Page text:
Women of all ages, from adolescence through post-menopause, can develop vulvodynia. Although no one knows exactly how many women suffer from vulvodynia, the Vulvar Pain Foundation estimates that between 100,000 and 150,000 women in the US alone suffer from this condition. (9,10) The Vulvar Pain Foundation also reports that they have identified cases in pre-pubescent children; however this remains to be studied further.
Dr. Martha F. Goetch, of Good Samaritan Hospital in Portland, OR, attempted to find out what percentage of patients in a standard OB/GYN practice have vulvar pain and what the variation in normal vulvar sensation is. Dr. Goetch tested 210 patients over a six month period of time by questioning them for symptoms and then administering a "swab test". 78 women (37%) showed some signs of vulvar tenderness and 31 (15%) fit the clinical definition for Vulvar Vestibulitis Syndrome. These women were then given a questionnaire to see if any common characteristics could be identified. A total of 50% had long-standing pain, most since their teenage years. Their symptoms did not suggest any cyclical pattern and, interestingly, 32% had a female relative who either had pain with intercourse or who found tampons painful. This raises the possibility that some genetic predisposition for VVS exists. (7) Dr. Stanley Marinoff, of the Center for Vulvovaginal Disorders in Washington, D.C., states in an interview in the NVA News that he has identified seven pairs of sisters and two mother-daughter pairs with vulvodynia, but that this needs more study. (37)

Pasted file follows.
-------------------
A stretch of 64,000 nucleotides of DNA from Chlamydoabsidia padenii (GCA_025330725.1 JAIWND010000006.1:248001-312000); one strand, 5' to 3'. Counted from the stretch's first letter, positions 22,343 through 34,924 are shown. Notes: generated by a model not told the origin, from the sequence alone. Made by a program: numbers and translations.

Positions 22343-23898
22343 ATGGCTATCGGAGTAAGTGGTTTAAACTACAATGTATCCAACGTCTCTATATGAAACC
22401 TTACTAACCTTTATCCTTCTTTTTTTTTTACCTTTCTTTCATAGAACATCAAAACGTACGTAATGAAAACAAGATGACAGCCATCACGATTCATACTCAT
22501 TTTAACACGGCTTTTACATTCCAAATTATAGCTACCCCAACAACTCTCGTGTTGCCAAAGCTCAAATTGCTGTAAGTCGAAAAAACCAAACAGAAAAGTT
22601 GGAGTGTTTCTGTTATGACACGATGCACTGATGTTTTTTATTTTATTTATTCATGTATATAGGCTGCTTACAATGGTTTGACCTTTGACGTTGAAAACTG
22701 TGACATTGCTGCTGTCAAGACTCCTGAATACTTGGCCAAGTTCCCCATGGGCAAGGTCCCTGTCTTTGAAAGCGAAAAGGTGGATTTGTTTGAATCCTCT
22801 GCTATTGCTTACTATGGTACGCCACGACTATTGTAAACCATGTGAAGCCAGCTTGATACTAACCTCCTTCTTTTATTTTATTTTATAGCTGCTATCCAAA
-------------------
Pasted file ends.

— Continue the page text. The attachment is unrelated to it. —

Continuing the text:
A study done in London, England indicated that most of the women affected by this were Caucasian, most likely to be in their thirties and middle-to-upper class. (8) However, this is also the group of patients most likely to be well educated and to demand adequate treatment from their physicians. Another study at Wayne State University in Detroit suggests that vulvodynia patients are overwhelmingly white, which may be of significance since the Wayne State teaching hospitals and clinics are located in a very poor area of the city and their patient population is primarily African-American. Interestingly, this same study also found that most women with vulvodynia had never had children. (42) More prevalence studies looking specifically at women of other races and income levels need to be done. It may prove that, like certain other disorders such as Chronic Fatigue Syndrome, vulvodynia is common in other ethnic and income groups who lack the resources to obtain proper diagnosis....